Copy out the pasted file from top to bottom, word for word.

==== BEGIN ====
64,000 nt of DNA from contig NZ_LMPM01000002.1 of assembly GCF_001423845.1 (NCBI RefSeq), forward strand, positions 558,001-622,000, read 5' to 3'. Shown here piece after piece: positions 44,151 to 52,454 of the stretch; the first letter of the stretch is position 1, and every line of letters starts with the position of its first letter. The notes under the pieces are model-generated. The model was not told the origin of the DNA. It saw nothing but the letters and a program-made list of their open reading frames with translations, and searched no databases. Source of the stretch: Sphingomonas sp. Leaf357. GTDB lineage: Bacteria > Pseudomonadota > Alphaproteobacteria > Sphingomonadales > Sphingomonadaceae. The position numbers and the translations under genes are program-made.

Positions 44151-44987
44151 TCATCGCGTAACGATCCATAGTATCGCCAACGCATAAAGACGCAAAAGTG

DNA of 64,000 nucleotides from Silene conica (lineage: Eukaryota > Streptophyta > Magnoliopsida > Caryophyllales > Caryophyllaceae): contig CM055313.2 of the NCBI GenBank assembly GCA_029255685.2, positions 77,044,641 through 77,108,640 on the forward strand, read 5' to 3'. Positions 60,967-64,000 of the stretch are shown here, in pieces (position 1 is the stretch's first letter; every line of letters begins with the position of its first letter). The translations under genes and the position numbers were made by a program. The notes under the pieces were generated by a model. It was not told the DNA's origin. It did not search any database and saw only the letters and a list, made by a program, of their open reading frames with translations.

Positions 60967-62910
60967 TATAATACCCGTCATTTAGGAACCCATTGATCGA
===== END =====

64,000 nt of DNA from contig NZ_LMPM01000002.1 of assembly GCF_001423845.1 (NCBI RefSeq), forward strand, positions 558,001-622,000, read 5' to 3'. Shown here piece after piece: positions 44,151 to 52,454 of the stretch; the first letter of the stretch is position 1, and every line of letters starts with the position of its first letter. The notes under the pieces are model-generated. The model was not told the origin of the DNA. It saw nothing but the letters and a program-made list of their open reading frames with translations, and searched no databases. Source of the stretch: Sphingomonas sp. Leaf357. GTDB lineage: Bacteria > Pseudomonadota > Alphaproteobacteria > Sphingomonadales > Sphingomonadaceae. The position numbers and the translations under genes are program-made.

Positions 44151-44987
44151 TCATCGCGTAACGATCCATAGTATCGCCAACGCATAAAGACGCAAAAGTG

DNA of 64,000 nucleotides from Silene conica (lineage: Eukaryota > Streptophyta > Magnoliopsida > Caryophyllales > Caryophyllaceae): contig CM055313.2 of the NCBI GenBank assembly GCA_029255685.2, positions 77,044,641 through 77,108,640 on the forward strand, read 5' to 3'. Positions 60,967-64,000 of the stretch are shown here, in pieces (position 1 is the stretch's first letter; every line of letters begins with the position of its first letter). The translations under genes and the position numbers were made by a program. The notes under the pieces were generated by a model. It was not told the DNA's origin. It did not search any database and saw only the letters and a list, made by a program, of their open reading frames with translations.

Positions 60967-62910
60967 TATAATACCCGTCATTTAGGAACCCATTGATCGA